“Could I try the nellberry juice green tea please?” the customer asks.
I flick my gaze to the side.
Yorani’s ears swivel in the direction of the words “nellberry juice,” followed swiftly by her intent gaze. She knows what’s coming.
“How would you like to make a friend?” I ask the customer. They look tense, but so far have been holding themself together rigidly.
“I’m sorry?” they ask blankly.
I gesture in Yorani’s direction. “Yorani, the tea spirit, is… extremely enthusiastic about this blend. If you don’t wish to meet her I can move her to the back room.”
“Oh!” They look curiously in Yorani’s direction, then nod, smiling shyly. “I don’t mind.”
That’s a relief.
This will be for the best for both of them.
As I prepare the tea, Yorani flutters around my head. She’s not really trying to get to the juice—she knows it’s not at its best yet—but she’s so excited.
“You know,” I tell her, “if you flap your wings over it too quickly, you might cool the tea before it has a chance to steep at the right temperature.”
She freezes absolutely still in mid-air.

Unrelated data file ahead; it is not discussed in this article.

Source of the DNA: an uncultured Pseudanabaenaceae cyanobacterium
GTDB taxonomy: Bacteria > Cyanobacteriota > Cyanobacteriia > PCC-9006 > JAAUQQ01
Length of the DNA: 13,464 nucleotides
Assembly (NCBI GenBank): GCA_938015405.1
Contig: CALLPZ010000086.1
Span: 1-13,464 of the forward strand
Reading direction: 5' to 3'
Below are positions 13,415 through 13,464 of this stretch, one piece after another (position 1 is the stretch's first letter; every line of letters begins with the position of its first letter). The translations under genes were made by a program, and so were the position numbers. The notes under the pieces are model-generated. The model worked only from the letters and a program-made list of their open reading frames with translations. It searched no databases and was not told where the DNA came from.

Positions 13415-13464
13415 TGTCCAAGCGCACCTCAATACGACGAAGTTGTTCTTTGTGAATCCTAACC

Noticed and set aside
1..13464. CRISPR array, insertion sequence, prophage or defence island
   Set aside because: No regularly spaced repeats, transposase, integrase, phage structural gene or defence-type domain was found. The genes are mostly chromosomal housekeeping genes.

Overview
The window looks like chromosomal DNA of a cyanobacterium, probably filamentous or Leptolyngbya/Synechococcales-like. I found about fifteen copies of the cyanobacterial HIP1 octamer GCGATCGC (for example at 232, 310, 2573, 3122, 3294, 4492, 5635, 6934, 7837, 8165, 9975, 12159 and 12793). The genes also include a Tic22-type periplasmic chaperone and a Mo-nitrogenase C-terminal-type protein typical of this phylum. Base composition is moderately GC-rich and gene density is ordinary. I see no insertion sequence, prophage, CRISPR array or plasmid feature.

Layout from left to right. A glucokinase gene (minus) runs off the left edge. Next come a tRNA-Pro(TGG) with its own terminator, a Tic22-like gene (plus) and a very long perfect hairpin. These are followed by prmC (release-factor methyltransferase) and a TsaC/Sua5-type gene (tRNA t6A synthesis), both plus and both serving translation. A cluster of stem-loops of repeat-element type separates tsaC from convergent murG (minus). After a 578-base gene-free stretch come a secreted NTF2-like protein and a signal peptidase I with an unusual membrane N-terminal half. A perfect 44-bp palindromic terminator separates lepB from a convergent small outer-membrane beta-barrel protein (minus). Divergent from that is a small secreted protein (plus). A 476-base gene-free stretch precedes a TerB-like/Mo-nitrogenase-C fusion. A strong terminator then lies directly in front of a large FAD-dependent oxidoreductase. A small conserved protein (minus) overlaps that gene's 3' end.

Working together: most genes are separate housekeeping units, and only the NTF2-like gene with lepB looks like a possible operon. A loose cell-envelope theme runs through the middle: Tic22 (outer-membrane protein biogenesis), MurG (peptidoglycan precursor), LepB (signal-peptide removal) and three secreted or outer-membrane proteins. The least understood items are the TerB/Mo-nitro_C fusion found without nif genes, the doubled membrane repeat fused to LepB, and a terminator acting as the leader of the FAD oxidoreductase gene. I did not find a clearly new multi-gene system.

Of course, this causes her also to drop, since she’s no longer flying, and I scramble to catch her before she lands on the tea tray.
“Thank you,” I say dryly, and still cradling her begin walking back to the customer tables. “I have an idea. Why don’t you sit here and wait together while I prepare your tea? You can tell them how excited you are.”
In the abstract, this is an unfair thing to do to an unsuspecting customer.
In the specific, the customer goes from shy worry they don’t know how to treat a tea spirit properly all the way to delighted laughter by the time I’ve returned to the tea counter.
I bring a pot far larger than the customer ordered so I can pour a cup for them and one for Yorani.
“The extra is on the house, in the manner of self defense,” I explain.
They smile, a light of mischief in their eyes that wasn’t there before. “Are you sure you don’t need a bowl for the little one?”
“She would bathe in it, and splash as much as she drank,” I explain. “Ask me how I know.”
They laugh. “Is it okay for her to have as much as she wants?”
“Yes, as long as it’s spread out over time,” I say. “Otherwise you’ll end up learning about some other functions of tea spirits.”
“Duly noted,” they answer, relaxing entirely. “We’ll take our time savoring this then.”
The customer stays until closing, ordering two more pots and insisting on paying for them. They smile along with Yorani all the while.
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